Ginkgo biloba, the popular memory enhancer, also gets the blood flowing to all the right spots. A 1989 study done by the Urology Clinic in Aachen, Germany, and published in the Journal of Urology found that ginkgo produced better results than the anti-impotence drug papaverine hydrochloride. Sixty men with circulation-related impotence who did not respond to papaverine were given ginkgo for 12 to 18 months. After just six months, half regained their ability to achieve erection.

Another benefit is that ginkgo is particularly gentle. “Most circulation-enhancing herbs, like cayenne and ginger, make the body hotter,” explains Khalsa. “They actually make you sweat. But ginkgo is neutral. It warms the blood without overheating.” Try 500 milligrams (mg.) three times a day.

Vitamin E is another standout for circulation-related difficulties, says Jack Challem, editor of The Nutrition Reporter newsletter based in Aloha, Ore. “Vitamin E’s role in circulation is well established; it goes back 50 or 60 years,” he says. “It’s a vasodilator and blood thinner.” The recommended dose is 400 International Units (IU) a day.

Some supplements stimulate production of the male sex hormone testosterone, responsible for maintaining potency, fertility and desire. Omega-3 essential fatty acids are the basic building blocks for testosterone, but men are often deficient in these fats because they do not eat enough of the foods that contain them. Boost intake of omega-3s by adding 1 to 3 teaspoons of flaxseed oil to your meals each day.

Better known as wild oats (as in the kind you sow), the herb Avena sativa also increases testosterone levels, according to studies done at the Institute for Sexual Studies in San Francisco. Take 500 mg. daily. Sarsaparilla (Smilax medica) is another testosterone booster, according to Mindell. Try 500 mg. daily.

Adaptogenic herbs, which normalize body systems and allow the body to heal itself, are frequently called upon to treat impotence. Asian ginseng–its name means “man root”–is particularly praised as a health tonic and sexual booster for men over 35. Ginseng (Panax ginseng) is an energizer, so to avoid going into hyperdrive (side effects include sweating and irritability), Khalsa advises taking 1 gram a day.

Maca andina (Spanish for Andean mace) is another adaptogenic herb that’s just starting to gain a following in the United States, primarily via the Internet. “It’s used to treat a wide variety of hormone imbalances, much like [Asian] ginseng,” Khalsa says. “We know it increases fertility, but some people claim it increases sexual vigor, though there’s no scientific information to back that up.”

A member of the cabbage, cauliflower, broccoli family, maca andina comes in capsules or dried powder; the typical daily dosage is 4,000 mg. “It’s a very nontoxic herb,” Khalsa notes. “In Peru they basically eat it as a food, like a big bowl of pudding.”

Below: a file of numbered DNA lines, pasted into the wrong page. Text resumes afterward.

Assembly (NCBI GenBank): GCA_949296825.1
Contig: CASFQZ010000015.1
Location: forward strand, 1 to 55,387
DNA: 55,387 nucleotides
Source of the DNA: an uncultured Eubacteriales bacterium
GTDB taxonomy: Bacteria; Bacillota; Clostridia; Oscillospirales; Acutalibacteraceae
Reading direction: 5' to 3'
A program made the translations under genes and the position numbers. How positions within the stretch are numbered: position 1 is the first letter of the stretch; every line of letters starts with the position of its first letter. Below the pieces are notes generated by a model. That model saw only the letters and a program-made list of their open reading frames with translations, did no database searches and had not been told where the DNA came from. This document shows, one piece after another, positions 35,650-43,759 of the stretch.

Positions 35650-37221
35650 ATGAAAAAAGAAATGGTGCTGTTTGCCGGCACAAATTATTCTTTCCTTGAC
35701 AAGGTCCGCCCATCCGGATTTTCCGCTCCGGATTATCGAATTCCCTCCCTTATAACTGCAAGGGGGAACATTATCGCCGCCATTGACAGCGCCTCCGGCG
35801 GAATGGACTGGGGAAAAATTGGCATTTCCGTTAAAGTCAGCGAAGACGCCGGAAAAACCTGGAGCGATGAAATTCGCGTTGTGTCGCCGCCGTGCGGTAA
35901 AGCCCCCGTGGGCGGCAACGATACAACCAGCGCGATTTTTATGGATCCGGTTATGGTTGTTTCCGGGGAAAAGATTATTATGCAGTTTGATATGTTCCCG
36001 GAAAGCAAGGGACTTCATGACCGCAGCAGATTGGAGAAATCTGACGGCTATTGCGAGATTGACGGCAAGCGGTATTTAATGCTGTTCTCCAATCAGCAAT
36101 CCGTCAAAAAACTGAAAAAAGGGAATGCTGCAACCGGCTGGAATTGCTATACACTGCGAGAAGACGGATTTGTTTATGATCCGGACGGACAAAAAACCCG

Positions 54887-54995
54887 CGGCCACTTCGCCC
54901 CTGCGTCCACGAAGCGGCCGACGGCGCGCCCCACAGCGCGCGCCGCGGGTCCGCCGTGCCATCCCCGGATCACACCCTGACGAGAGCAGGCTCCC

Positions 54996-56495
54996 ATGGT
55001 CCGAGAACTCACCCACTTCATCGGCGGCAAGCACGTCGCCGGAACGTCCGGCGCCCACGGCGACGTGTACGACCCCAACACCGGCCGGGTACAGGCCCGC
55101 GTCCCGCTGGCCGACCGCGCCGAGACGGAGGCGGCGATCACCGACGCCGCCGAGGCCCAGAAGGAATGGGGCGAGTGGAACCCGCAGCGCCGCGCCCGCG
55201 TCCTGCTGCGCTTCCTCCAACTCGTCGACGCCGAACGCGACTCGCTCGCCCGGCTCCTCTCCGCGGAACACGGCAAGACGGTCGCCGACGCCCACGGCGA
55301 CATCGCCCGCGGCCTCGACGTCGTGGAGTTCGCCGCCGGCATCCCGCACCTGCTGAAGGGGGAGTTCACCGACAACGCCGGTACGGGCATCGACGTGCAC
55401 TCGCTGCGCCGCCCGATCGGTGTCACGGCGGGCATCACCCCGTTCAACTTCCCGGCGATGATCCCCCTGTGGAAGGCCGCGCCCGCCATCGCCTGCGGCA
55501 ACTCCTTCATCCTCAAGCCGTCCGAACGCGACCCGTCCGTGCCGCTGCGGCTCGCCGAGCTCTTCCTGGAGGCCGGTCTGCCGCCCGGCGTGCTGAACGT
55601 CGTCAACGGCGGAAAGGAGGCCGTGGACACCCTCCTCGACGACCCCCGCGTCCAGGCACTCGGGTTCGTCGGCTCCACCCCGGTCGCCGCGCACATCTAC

Of course, no article on natural sexual potency would be complete without mentioning yohimbe. Made from the bark of the African tree Pausinystalia johimbe, yohimbe is the best known anti-impotence herb. In fact, it’s the only one that’s ever been scientifically proven to improve sexual function, and it’s the only herbal sex aid to garner a listing in the Physicians’ Desk Reference. Yohimbe is believed to work by stimulating the nerves in the spine that control erection. But even in the recommended daily dose of 250 mg., it can produce some Viagra-like side effects, including nausea, headaches, sweating, agitation, high blood pressure and panic attacks. Plus, it’s so jolting to the nervous system, anyone with hypertension or heart disease should steer clear. If you use this herb at all, do it with caution.

LET LIKE CURE LIKE

Homeopathy, the centuries-old tradition of using minute doses of a substance that provokes certain symptoms in one who is healthy to heal those same symptoms in one who is ill, takes a bigger-picture approach to sexual dysfunction.

“Homeopathy deals with the psychological barriers we develop,” says Andrew Lange, N.D., a naturopathic physician and director of the Homeopathic Research Institute in Boulder, Colo. “You’re not only treating the impotency but the whole way a person responds to a variety of situations,” he explains.

Chronic impotence is best treated by a professional homeopath, who will tailor therapy based on a patient’s unique set of symptoms, says Dana Ullman, co-author of Everybody’s Guide to Homeopathic Medicine (Tarcher/Putnam, 1997). But short-term impotence, resulting from stress or emotional difficulties, may be resolved with over-the-counter homeopathic medicines.

Some 50 homeopathic alternatives to Viagra exist, but their effectiveness varies from patient to patient. “There’s no silver bullet,” Lange admits. However, homeopathic practitioners have reported impressive results from Lycopodium, the spores of a club moss. Lange says recent toxicological studies suggest Lycopodium offers “a certain psychological remedy” to impotency.

The homeopathic medicines China, Nux vomica, Conium, Selenium, Argentum nitrium and Baryta carb may also prove beneficial. For all of these remedies, Ullman recommends using either the 6 (X or C) strength, three times a day for a week, or 30 (X or C) twice a day for two days.

RELAX AND RECHARGE

Very often work-related or emotional stress can prevent you from rising to the occasion. “When you’re preoccupied [with worry] sexual interest diminishes rapidly,” says Allen Elkin, Ph.D., program director for the Stress Management and Counseling Center in New York City. Men under severe stress get hit with a double whammy: Not only does stress reduce testosterone levels in the body, it prompts the release of a form of adrenaline that makes it impossible to maintain an erection.

Yoga, meditation and progressive relaxation are terrific stress busters (numerous how-to tapes can show you what to do). Exercising, finding a hobby, even getting a pet can also help reduce stress levels.

Mechanical difficulties don’t have to sideline your love life. But think carefully about how you tune up your equipment. “Viagra may be a wonderful aid to jumpstart a stalled sex life, but it’s best to take a good look under the hood,” says Kuriansky. “You don’t just run a car into the ground.”

Kevin Haynes is executive editor of Unlimited magazine.

COPYRIGHT 1998 Sabot Publishing